There is provided within the laundry machine an electric motor 32 for driving the driven components of the machine. The motor shaft extending toward the front of the machine, as shown in the drawings, is connected to a wheel in a blower 34 for causing the air to flow through the system within the machine. Air is drawn from the interior of the drum 16 through duct 35 to blower 34. Air leaving the blower 34 may be expelled from the machine through an air conduit 36 that projects through an opening 38 in the rear wall 40 of cabinet 12. Alternatively, the air which is moisture laden may be directed through a condenser unit (not shown) within the machine wherein the moisture is removed from the air and the air then recirculated back through the system.
The motor shaft extending toward the rear of the machine has secured to it a belt pulley 42 for driving an endless belt 44 which wraps around the cylindrical side wall 18 of the drum 16 so that the electric motor through the belt pulley and belt cause the drum 16 to be rotated. To take up any slack in the belt 44 there is a belt tension assembly 46 provided and may be secured to the base 48 of cabinet 12.
With reference to FIG. 2, the details of the combination belt and pulley mechanism is shown in an enlarged view. An endless, flexible poly-V belt 44 is trained over pulley 42. The working face of the poly-V belt carries a plurality of adjacent V-sectioned ribs 50 with grooves 51 therebetween and has a top portion 52 which is flat. The ribs 50 and grooves 51 being parallel to each other and extending over the continuous tractive face of the belt 44. Such belts are made of an elastomeric material, such as neoprene, and may include cords for strengthening. The pulley 42 has a spool 53 with a plurality of annular grooves 54 and ribs 55 therebetween. The grooves 51 are so shaped and so dimensioned as to receive the belt ribs 50. In the embodiment shown in the drawings the belt ribs 50 and grooves 51 in the pulley spool have no clearance space and interfit with each other when the belt is in contact with the pulley spool. In some cases of poly-V belt and pulley mechanisms there is a clearance between the belt ribs and the pulley grooves and this invention works with that type of mechanism also. It should also be noted that the cross sectional shape of the belt may vary and the shape of the ribs in cross section may also be varied within this invention.
To retain the belt 44 on the pulley 42 there is provided opposing pulley side walls 56a and 56b which extend upwardly and outwardly from the spool 53 of pulley 42. The side walls 56a and 56b normally extend a greater distance from the spool of the pulley than the thickness of the belt 44 as can readily be seen in FIG. 2. Heretofore, it was common practice for the opposing side walls of pulleys to diverge upwardly and outwardly and be straight sided. In my invention the opposing side walls diverge upwardly and outwardly but are convexly shaped. That is, each opposing side wall of 56a and 56b of the pulley is curved upwardly and outwardly from the spool 53 of pulley 42. The convexly shaped side walls are formed by machining or any other suitable forming operation to conform to a curvature generated by a radius which is designated "R" in FIG. 2, the center point "P" of the radius being located on the axis 58 of the pulley. While the radius to provide the upwardly and outwardly convexly shaped side walls 56a and 56b may be varied depending upon the application or mechanism in which it is employed, I have found that a radius R of approximately 0.300 inches has performed quite satisfactorily relative to a belt having a width of 5/16 inches.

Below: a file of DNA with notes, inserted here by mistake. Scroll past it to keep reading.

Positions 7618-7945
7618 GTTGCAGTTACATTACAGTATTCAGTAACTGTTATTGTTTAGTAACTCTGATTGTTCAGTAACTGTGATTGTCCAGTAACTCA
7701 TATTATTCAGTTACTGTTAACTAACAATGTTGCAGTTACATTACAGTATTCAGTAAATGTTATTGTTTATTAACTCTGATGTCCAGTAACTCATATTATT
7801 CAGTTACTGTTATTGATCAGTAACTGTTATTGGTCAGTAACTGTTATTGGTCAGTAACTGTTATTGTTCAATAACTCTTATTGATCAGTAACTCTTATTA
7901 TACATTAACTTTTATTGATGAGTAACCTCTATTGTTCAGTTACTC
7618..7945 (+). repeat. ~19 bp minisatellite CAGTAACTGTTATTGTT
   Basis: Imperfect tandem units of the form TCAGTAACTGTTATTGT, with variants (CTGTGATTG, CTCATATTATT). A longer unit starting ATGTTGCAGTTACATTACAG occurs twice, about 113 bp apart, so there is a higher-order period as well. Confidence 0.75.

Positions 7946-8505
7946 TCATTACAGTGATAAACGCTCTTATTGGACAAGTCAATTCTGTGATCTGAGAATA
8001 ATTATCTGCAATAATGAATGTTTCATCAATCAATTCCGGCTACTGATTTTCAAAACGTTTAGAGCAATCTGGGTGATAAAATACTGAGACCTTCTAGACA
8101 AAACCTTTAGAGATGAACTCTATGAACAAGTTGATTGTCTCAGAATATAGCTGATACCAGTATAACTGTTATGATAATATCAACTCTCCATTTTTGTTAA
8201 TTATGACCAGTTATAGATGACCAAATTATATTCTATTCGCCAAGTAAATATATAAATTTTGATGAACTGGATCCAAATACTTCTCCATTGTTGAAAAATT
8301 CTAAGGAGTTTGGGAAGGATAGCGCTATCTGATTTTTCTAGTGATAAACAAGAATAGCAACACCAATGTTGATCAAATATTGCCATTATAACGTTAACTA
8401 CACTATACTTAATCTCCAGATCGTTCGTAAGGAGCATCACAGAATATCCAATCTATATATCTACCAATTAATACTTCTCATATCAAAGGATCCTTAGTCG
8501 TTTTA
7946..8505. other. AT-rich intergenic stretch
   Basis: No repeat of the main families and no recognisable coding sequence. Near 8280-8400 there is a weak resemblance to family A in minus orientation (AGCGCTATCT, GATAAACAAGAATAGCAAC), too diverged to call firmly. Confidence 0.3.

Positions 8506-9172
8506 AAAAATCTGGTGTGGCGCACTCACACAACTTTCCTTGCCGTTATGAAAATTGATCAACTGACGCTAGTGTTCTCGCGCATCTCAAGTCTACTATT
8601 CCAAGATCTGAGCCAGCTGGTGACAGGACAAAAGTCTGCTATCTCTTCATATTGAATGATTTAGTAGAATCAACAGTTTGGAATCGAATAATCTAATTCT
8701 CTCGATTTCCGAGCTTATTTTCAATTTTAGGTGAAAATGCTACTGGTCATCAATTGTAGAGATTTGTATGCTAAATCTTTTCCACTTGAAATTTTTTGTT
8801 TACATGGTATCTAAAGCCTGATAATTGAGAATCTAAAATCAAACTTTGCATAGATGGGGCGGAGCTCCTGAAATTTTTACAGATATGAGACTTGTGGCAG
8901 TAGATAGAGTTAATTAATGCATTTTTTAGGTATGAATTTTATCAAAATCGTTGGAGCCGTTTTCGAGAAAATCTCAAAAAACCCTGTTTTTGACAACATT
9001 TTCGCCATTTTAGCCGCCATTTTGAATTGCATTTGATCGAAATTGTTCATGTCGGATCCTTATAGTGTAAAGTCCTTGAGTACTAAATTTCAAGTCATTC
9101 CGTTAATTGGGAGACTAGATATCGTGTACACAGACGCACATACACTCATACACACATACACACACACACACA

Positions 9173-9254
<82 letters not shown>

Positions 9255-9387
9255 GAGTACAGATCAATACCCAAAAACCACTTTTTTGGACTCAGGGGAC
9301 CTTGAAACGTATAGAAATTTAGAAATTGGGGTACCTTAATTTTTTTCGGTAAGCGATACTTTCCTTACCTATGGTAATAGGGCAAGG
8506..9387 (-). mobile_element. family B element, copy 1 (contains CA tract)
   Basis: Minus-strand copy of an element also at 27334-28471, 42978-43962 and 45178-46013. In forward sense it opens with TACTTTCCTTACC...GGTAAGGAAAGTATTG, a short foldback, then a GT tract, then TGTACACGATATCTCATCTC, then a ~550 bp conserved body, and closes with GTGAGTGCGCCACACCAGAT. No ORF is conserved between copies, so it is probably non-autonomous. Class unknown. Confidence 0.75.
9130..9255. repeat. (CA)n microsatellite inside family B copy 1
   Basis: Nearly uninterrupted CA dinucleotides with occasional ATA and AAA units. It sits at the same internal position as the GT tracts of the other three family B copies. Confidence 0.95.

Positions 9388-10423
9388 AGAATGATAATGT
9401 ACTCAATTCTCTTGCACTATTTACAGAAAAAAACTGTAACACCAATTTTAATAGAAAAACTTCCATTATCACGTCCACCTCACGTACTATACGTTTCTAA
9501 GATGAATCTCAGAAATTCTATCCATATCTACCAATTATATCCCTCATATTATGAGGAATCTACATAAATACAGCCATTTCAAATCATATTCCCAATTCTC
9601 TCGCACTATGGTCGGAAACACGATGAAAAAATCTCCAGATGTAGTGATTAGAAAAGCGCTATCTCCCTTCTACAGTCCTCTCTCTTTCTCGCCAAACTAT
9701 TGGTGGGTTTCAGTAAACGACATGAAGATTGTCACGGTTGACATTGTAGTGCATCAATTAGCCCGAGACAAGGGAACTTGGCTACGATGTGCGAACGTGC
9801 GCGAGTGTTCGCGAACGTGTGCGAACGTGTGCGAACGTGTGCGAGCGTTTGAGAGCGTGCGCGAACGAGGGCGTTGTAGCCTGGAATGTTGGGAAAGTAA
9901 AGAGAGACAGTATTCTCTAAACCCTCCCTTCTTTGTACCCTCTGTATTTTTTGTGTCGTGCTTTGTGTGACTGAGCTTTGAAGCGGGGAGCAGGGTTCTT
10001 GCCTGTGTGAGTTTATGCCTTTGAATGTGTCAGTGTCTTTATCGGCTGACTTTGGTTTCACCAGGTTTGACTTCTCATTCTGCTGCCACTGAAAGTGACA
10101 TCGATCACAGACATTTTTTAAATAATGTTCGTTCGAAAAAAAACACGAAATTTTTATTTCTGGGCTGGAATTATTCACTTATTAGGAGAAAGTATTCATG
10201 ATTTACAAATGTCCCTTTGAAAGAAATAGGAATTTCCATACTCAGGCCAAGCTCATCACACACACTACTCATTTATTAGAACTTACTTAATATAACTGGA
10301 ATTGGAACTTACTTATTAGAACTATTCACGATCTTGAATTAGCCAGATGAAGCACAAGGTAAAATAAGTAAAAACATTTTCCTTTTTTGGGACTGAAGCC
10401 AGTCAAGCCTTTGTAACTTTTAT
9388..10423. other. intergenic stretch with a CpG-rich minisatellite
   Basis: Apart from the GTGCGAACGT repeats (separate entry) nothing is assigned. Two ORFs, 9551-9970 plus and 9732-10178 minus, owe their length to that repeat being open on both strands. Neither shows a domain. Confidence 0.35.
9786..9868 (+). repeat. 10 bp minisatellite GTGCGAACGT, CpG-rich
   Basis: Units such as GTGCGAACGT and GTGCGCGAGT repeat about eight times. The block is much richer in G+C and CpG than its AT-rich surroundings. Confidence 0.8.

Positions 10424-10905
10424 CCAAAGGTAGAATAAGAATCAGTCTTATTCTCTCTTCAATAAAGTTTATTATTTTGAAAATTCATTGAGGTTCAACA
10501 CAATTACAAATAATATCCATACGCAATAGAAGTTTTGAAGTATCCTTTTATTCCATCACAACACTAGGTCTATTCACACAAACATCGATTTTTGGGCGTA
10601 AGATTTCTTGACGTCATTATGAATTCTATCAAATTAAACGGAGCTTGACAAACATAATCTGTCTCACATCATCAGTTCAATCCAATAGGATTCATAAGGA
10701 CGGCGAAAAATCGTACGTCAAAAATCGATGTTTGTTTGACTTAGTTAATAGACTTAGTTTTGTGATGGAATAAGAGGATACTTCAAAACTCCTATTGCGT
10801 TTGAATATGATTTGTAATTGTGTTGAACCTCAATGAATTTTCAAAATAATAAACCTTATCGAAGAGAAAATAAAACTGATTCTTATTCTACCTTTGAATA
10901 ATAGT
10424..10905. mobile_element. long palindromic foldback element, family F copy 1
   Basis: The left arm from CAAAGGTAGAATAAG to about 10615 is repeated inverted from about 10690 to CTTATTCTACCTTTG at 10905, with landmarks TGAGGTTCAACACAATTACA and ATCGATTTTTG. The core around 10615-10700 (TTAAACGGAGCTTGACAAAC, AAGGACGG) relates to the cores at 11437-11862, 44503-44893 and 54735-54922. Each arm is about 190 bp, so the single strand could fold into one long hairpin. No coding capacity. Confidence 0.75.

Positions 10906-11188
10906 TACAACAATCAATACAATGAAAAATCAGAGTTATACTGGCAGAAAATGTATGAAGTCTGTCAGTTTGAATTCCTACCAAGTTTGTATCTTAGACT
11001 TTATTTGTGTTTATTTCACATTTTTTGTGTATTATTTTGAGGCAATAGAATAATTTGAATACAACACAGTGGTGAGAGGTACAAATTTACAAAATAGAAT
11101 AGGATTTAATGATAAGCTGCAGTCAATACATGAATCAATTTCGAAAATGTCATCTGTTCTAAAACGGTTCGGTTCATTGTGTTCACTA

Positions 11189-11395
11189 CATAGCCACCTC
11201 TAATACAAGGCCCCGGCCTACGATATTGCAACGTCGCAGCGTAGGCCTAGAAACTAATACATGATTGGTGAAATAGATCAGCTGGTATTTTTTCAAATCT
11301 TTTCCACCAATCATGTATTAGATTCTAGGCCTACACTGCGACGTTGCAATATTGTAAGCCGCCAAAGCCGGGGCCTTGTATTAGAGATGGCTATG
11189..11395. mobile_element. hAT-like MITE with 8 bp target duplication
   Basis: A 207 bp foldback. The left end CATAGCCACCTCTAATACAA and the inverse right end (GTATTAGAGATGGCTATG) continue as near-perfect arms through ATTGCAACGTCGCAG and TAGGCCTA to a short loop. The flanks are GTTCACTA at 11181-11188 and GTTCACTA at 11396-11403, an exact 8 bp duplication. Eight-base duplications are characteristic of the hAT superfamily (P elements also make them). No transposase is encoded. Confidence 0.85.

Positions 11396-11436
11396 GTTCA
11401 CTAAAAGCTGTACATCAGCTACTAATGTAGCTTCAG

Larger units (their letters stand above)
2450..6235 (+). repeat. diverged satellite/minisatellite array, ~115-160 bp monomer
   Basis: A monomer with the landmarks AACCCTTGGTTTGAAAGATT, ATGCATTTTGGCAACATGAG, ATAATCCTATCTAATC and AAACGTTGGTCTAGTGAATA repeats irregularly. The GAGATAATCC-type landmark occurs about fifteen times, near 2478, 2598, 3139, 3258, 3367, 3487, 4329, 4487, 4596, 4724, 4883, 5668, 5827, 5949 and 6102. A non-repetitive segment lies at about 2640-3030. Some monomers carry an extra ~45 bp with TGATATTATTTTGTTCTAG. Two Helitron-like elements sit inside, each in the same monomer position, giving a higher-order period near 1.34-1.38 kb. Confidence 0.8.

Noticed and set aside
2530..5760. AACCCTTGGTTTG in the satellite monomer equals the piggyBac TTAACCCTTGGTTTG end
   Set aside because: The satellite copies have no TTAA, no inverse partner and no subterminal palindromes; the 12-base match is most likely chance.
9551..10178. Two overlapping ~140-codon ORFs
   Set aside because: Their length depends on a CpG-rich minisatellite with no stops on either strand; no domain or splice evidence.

By providing the upwardly and outwardly convexly shaped side walls 56a and 56b in pulley 42, should there be any misalignment of the belt ribs 50 in pulley spool grooves 54, rotation of the pulley automatically shifts the belt 44 laterally with respect to the pulley spool 53 and causes the ribs 50 of the belt and grooves 54 of the spool to be aligned properly. Because of the small dimensions of the belt and pulley and particularly the ribs 50 of the belt and grooves 54 of the spool it is difficult for them to be aligned properly during assembly of the mechanism. As a result the misalignment will produce in many cases premature destruction of the belt, inefficient operation of the belt and pulley mechanism, and the belt can even come off the pulley. All of these increase repair maintenance necessary to correct the condition. By this invention the poly-V belt is self aligning and therefore minimizes or eliminates these problems.
The foregoing is a description of the preferred embodiment of the invention and variations may be made thereto without departing from the true spirit of the invention, as defined in the appended claims.
|Cited Patent||Filing date||Publication date||Applicant||Title|
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|Citing Patent||Filing date||Publication date||Applicant||Title|
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|US8561790 *||28 Sep 2010||22 Oct 2013||Dematic Corp.||Belt drive conveyor with power tap off|
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|US20050255949 *||17 May 2004||17 Nov 2005||Emerson Electric Co.||One-piece drive pulley and belt guide|
|US20110233031 *||29 Sep 2011||Dematic Corp.||Belt drive conveyor with power tap off|
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|U.S. Classification||474/167, 474/238|